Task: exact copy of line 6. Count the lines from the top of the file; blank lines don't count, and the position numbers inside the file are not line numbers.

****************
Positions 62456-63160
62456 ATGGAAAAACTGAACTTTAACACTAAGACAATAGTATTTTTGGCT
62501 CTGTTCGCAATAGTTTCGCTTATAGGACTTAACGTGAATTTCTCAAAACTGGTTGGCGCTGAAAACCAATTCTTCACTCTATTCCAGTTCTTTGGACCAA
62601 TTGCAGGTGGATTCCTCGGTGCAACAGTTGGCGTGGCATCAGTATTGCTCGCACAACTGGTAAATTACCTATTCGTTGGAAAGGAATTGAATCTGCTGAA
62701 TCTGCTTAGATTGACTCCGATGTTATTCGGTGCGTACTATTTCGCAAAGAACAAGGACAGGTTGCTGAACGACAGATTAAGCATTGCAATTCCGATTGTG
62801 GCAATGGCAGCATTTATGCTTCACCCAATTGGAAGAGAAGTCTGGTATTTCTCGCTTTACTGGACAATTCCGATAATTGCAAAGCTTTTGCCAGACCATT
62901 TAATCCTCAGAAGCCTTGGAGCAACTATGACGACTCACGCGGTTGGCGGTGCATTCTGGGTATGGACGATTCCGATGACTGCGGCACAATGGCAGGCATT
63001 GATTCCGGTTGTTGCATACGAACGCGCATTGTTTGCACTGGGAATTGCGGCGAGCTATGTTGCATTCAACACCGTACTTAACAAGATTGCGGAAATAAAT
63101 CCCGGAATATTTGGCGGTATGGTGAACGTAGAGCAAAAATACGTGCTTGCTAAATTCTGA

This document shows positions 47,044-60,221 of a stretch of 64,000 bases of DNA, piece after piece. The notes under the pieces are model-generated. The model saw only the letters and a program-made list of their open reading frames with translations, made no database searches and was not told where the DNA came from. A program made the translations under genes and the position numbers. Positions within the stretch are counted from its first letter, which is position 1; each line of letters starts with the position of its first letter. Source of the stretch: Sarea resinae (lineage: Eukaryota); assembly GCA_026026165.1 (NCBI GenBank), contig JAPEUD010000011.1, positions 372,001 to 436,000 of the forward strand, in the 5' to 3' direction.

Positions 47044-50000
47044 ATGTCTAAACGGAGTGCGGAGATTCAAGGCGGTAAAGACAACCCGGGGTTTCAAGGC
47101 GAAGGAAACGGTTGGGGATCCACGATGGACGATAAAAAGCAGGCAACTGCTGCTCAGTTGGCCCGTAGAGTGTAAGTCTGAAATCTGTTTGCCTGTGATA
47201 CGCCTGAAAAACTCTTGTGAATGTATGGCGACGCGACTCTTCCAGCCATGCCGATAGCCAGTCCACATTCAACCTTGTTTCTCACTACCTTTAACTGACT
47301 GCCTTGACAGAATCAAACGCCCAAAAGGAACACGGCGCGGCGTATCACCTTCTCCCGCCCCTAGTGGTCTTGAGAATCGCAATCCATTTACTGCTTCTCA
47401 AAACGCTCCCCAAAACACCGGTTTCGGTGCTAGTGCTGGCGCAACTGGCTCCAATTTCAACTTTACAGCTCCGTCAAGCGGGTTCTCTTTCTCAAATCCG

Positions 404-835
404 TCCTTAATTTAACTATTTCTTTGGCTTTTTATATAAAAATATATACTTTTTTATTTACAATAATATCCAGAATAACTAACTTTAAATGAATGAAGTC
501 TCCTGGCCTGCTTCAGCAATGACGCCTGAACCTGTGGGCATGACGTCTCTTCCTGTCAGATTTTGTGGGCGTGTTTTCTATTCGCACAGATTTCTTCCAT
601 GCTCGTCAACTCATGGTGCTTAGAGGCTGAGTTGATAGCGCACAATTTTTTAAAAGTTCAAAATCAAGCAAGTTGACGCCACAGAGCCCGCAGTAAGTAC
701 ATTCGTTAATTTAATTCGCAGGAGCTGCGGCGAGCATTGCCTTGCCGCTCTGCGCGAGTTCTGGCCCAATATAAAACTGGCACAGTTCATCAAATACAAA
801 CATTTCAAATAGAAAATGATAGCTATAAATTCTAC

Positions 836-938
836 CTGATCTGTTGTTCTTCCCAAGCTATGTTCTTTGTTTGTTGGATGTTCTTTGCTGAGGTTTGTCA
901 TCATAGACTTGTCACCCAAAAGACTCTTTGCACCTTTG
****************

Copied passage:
62801 GCAATGGCAGCATTTATGCTTCACCCAATTGGAAGAGAAGTCTGGTATTTCTCGCTTTACTGGACAATTCCGATAATTGCAAAGCTTTTGCCAGACCATT